Unless you’ve been slumbering under a rock for the past few months you’re likely aware that Nintendo has launched another piece of hardware this week. While this is usually an event preceded by rampant drooling and girlish excitement, there’s a curiously subdued tone to this new release: even the normally ebullient Nintendo fan boys seem unable to muster the customary levels of enthusiasm.
But then, the DSi XL isn’t really anything of a revolution. It’s essentially a DSi which has ignored all dieting advice and committed itself to a “Super Size” meal ethic. And yet with this largely unassuming piece of technology Nintendo may be able to expand its already considerable handheld empire to hitherto uncharted realms.
For those of you that have yet to cradle this portable behemoth in your hands, allow us to describe the experience. Initially, it feels like you’ve mistakenly auditioned for a modern-day reboot of Honey, I Shrunk the Kids. The dimensions of the DSi XL are uncommonly chunky and it definitely takes some getting used to.
However, after a while it all begins to make sense; the original DS designs were prone to inflicting excruciating hand cramp on anyone with mitts larger than those of a pre-teen, but this expanded device removes that issue. The larger screen – which is striking, despite maintaining the original console’s fairly weedy 256 by 192 pixel resolution – makes games look better than ever.
Indeed, if pure portability isn’t high on your agenda this is certainly the best way to experience the DSi: you’ll struggle to cram it into your pocket, but it’s unlikely to take up too much room in a backpack or briefcase.
Notice we said briefcase there, because the DSi XL is likely to end up in a lot of those, if Nintendo’s Japanese marketing strategy is any indication of its goals. A logical continuation of the Dame Judi Dench/Patrick Stewart-starring adverts which aired in the UK, the XL is apparently aimed at older gamers who crave a larger screen due to their failing eyesight and a less conspicuous-looking stylus (the one bundled with the XL could quite easily pass for a standard writing pen).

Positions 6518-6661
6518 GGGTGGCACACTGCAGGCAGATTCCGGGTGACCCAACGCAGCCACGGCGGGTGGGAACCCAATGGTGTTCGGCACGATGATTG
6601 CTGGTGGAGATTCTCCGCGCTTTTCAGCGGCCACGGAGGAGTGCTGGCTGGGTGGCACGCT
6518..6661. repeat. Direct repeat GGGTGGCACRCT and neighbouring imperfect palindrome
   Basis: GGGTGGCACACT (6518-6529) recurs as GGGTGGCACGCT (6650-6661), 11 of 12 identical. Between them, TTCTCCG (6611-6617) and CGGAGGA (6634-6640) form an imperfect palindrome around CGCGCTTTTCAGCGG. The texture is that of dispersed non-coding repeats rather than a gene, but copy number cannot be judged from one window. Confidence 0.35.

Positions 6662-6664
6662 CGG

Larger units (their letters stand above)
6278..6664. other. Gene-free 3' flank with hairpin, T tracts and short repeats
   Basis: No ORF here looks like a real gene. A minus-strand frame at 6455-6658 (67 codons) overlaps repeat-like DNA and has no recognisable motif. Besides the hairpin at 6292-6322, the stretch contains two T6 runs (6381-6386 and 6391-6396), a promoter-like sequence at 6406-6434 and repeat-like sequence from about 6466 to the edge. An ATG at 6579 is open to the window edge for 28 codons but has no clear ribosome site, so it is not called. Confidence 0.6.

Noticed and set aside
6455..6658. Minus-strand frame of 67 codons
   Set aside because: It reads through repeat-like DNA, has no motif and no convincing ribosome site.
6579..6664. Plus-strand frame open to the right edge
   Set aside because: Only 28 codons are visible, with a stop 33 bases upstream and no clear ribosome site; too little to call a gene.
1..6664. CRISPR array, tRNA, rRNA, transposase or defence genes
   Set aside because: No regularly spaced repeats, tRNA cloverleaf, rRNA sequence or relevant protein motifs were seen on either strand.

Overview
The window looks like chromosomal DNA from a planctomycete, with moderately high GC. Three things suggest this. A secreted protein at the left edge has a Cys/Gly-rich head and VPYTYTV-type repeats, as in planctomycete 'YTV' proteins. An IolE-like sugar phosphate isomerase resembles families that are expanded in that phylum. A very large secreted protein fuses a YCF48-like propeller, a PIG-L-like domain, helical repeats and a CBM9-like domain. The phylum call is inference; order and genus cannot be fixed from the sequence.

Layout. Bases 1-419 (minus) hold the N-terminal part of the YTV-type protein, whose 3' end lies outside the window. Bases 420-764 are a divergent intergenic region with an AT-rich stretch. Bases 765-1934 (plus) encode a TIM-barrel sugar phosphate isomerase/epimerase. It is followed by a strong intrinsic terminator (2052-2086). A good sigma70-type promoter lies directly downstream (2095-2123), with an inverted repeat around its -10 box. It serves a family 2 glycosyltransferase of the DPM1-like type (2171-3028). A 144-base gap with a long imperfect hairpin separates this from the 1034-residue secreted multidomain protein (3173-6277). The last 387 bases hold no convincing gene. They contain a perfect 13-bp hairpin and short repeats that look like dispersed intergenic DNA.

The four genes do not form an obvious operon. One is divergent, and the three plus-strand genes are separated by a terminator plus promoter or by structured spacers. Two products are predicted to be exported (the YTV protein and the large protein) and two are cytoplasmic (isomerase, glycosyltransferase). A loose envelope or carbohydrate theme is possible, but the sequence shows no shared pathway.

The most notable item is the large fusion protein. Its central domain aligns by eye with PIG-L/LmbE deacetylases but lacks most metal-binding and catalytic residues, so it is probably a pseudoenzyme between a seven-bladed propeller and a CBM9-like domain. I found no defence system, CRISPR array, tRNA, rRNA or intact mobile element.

It’s this approach that has arguably saved the new machine from the knives of the industry nay-sayers who so gleefully carved up Sony’s recent hardware launch, the PSPgo. The general opinion seemed to be that Sony was barking up the wrong tree, but with the XL Nintendo would appear to be following up on the profitable work that began with Brain Training all those months ago – it has succeeded in capturing the elusive “grey market” and as a result has tapped into revenue streams which rival firms didn’t even know existed.
However, the so-called “casual” sector is notoriously fickle, and we’d be willing to bet that many of the aging gamers who received DS consoles from their children for Christmas have swiftly consigned them to the cupboard, never to be charged again. There is a very real danger that Nintendo is greedily taking a second bite of an apple that is no longer ripe.
Looking at the facts, the console has done respectable business in its native Japan – where it was launched as the DSi LL – but there’s one vital difference between east and west. Gaming in Japan doesn’t suffer from the same stigma that seems to plague it here. Despite Nintendo’s protests, there’s still a very real resistance to videogames amongst the western oldies that is only now starting to thaw.
While the DSi XL is unquestionably a lovely machine and certainly deserves to do well, it could be argued that it falls between a rock and a hard place: Dedicated gamers will begrudge shelling out more cash with the standard DSi still so fresh in their memories, and the older market may fail to grasp the notion of upgrading tech they already own, or – worse still – may have given up on gaming altogether.
Bigger is better, but will that translate into success for Nintendo’s latest creation?
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